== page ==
Intramedullary fixation is the treatment of choice for closed diaphyseal fractures of femur and tibia. The axial and rotational stability of conventional interlocking nails depends primarily on locking screws. This method uses increased operating time and increased radiation exposure. An intramedullary implant that can minimize these disadvantages is obviously better. Expandable intramedullary nail does not rely on interlocking screws and achieves axial and rotational stability on hydraulic expansion of the nail. We analyzed 32 simple fractures of shaft of femur and tibia treated by self-locking expandable nail.
Materials and Methods:
Intramedullary fixation was done by using self-locking, expandable nail in 32 patients of closed diaphyseal fractures of tibia (n = 10) and femur (n = 22). The various modes of injury were road traffic accidents (n = 21), fall from height (n = 8), simple fall (n = 2), and pathological fracture (n = 1). Among femoral diaphyseal fractures 16 were males and six females, average age being 33 yrs (range, 18- 62 yrs). Seventeen patients had AO type A (A1 (n = 3), A2 (n = 4), A3 (n = 10)) and 5 patients had AO type B (B1 (n = 2), B2 (n = 2), B3 (n = 1)) fractures. Eight patients having tibial diaphyseal fractures were males and two were females; average age was 29.2 (range, 18- 55 yrs). Seven were AO type A (A1 (n = 2), A2 (n = 3), A3 (n = 2)) and three were AO type B (B1 (n = 1), B2 (n = 1), and B3 (n = 1)). We performed closed (n = 27) or open reduction (n = 5) and internal fixation with expandable nail to stabilize these fractures. The total radiation exposure during surgery was less as no locking screws were required. Early mobilisation and weight-bearing was started depending on fracture personality and evidences of healing. Absence of localised tenderness and pain on walking was considered clinical criteria for union, radiographic criteria of union being continuity in at least in three cortices in both AP and lateral views. Patients were followed for at least one year.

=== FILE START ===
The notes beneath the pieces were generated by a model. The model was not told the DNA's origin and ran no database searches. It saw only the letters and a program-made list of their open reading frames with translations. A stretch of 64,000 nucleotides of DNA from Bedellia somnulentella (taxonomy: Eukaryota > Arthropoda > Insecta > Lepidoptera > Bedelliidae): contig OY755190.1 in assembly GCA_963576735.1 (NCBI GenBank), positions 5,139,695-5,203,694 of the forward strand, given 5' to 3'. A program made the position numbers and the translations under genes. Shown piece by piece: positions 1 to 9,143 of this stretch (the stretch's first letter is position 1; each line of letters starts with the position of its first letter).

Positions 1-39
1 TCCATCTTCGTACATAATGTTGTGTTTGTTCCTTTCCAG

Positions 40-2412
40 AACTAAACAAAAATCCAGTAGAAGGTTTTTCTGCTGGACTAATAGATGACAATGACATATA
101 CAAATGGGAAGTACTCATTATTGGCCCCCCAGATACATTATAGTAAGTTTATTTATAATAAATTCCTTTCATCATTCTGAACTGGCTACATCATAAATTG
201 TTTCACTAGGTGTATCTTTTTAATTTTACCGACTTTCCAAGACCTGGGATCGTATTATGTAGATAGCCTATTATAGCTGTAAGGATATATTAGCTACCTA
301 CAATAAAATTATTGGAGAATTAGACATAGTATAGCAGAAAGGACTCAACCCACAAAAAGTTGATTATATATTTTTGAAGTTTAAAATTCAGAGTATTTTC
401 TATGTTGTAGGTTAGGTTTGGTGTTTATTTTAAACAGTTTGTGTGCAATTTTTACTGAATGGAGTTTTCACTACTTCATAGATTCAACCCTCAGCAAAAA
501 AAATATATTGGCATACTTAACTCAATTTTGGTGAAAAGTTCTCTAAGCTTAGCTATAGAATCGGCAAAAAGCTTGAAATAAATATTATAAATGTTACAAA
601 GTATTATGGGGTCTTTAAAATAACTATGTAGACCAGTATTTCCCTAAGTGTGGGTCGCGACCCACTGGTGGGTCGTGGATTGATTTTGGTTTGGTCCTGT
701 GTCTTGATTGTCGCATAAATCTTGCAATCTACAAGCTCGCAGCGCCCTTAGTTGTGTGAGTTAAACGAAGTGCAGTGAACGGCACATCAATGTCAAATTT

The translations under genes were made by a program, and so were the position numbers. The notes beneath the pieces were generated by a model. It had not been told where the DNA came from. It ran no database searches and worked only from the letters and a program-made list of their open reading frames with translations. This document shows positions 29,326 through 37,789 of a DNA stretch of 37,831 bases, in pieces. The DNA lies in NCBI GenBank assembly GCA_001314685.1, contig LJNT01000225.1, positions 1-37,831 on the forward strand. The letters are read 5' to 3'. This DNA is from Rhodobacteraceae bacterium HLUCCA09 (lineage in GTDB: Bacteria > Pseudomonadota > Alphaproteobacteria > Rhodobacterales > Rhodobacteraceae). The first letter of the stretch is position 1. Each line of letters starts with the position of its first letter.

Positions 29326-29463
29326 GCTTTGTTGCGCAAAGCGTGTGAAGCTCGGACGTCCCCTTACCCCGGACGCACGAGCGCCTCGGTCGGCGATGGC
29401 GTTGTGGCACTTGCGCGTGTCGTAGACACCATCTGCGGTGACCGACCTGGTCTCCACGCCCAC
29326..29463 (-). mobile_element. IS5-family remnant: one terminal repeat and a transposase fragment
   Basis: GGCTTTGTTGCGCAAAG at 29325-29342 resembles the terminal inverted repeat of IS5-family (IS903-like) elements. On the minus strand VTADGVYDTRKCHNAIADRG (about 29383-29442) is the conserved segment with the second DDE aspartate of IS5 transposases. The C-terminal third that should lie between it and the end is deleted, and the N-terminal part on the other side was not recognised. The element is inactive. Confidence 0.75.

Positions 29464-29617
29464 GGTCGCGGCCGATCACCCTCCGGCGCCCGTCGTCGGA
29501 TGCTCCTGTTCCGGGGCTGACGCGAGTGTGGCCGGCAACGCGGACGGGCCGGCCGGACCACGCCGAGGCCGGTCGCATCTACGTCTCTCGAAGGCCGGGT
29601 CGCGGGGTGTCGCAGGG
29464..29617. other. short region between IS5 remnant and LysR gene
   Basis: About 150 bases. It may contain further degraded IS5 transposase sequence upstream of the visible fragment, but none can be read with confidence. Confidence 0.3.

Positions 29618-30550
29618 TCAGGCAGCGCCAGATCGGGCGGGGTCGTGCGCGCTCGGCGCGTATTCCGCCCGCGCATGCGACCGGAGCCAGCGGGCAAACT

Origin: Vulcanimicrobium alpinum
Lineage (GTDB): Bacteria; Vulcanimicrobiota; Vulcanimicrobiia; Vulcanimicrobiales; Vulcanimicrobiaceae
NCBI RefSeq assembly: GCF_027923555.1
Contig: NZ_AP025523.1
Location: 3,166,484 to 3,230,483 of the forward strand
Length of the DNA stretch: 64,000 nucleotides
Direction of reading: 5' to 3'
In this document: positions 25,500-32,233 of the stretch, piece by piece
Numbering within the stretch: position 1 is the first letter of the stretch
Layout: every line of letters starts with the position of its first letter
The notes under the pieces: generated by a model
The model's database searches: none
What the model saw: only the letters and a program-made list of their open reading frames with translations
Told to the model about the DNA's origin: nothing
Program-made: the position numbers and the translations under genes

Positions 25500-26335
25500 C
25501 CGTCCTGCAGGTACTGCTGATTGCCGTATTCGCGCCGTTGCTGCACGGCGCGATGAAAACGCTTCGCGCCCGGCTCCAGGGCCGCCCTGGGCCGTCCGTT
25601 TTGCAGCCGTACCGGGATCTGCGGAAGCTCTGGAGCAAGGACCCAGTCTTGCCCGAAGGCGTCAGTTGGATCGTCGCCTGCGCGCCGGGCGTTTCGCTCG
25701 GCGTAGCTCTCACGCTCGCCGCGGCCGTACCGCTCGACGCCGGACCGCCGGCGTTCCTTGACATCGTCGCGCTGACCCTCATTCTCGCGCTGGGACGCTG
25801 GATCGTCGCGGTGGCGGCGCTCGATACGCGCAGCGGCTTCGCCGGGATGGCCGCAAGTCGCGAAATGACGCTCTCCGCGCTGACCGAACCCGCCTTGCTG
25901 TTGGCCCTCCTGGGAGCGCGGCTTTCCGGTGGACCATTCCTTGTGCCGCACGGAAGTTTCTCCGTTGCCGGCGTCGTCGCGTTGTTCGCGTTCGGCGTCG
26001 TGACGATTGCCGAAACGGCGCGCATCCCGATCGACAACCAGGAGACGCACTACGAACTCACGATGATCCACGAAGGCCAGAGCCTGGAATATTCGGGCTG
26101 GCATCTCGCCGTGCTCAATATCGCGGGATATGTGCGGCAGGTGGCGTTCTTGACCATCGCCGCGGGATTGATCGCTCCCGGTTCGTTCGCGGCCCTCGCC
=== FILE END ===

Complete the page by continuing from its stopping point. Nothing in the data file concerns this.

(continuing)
The average operative time was 90 min (range, 55-125 min) for femoral fractures and 53 min (range, 25-115 min) for tibial fractures. Radiation exposure was minimum, average being 84 seconds (range, 54-132) for femoral fractures and 54 seconds (range, 36-78) for tibial fractures. All fractures healed, but few had complications, such as infection (one case with tibial fracture) bent femoral nail with malunion (n = 1), and delayed union (n = 3; 2 cases in femur and 1 case in tibia). Mean time of union was 5.1 months (range, 4-10½ months) for femoral fractures and 4.8 months (range, 3-9 months) for tibial fractures.
We found the nail very easy to use with effective fixation in AO type A and B fractures in our setting. Less surgical time is required with minimum complications. The main advantage of the expandable nail is that if affords. satisfactory axial, rotatory, and bending stability with decreased radiation exposure to operating staff and the patient.